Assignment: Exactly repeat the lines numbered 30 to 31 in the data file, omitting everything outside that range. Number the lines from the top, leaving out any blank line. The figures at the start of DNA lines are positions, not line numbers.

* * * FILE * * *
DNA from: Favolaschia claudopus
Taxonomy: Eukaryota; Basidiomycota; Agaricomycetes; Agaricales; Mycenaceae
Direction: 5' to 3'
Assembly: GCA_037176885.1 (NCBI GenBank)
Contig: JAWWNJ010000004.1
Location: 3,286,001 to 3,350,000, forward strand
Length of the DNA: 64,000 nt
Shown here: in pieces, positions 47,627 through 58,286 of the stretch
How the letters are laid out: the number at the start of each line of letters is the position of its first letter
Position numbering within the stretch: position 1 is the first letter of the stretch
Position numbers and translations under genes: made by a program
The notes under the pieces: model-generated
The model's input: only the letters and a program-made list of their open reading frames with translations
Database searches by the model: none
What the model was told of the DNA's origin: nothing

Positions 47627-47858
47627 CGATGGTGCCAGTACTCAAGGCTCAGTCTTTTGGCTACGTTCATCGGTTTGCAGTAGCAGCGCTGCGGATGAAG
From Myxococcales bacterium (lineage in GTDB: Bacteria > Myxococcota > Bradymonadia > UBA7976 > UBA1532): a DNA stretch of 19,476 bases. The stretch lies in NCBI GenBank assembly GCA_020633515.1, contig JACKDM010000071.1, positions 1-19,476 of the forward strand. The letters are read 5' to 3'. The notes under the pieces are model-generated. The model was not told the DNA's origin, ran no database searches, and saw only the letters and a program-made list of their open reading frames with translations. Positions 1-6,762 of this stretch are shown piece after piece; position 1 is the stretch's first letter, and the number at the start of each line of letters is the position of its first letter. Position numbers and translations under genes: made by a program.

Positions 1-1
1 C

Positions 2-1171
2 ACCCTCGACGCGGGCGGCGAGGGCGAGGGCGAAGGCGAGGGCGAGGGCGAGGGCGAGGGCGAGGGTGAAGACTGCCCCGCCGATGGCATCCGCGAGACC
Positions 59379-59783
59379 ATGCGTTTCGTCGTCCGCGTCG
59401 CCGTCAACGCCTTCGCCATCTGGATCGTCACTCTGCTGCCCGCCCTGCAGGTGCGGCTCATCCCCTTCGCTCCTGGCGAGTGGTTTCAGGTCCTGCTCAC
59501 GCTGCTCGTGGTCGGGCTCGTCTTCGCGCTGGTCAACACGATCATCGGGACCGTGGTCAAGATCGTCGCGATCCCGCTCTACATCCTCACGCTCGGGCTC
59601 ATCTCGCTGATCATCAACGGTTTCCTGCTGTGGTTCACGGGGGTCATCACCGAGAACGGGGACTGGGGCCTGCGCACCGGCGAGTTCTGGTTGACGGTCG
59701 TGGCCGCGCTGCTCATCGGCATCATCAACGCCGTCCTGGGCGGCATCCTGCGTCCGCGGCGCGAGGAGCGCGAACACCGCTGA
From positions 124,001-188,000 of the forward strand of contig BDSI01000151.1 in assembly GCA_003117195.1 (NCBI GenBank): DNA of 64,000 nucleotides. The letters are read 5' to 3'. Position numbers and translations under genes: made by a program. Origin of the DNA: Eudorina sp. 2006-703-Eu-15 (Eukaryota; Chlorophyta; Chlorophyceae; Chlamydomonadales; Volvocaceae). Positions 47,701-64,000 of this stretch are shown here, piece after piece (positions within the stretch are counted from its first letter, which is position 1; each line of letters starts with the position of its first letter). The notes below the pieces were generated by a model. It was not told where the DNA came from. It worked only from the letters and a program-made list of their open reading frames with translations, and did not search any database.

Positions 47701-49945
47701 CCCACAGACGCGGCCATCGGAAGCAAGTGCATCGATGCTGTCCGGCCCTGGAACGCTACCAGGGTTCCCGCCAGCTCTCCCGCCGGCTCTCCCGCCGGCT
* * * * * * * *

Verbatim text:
Positions 47701-49945
47701 CCCACAGACGCGGCCATCGGAAGCAAGTGCATCGATGCTGTCCGGCCCTGGAACGCTACCAGGGTTCCCGCCAGCTCTCCCGCCGGCTCTCCCGCCGGCT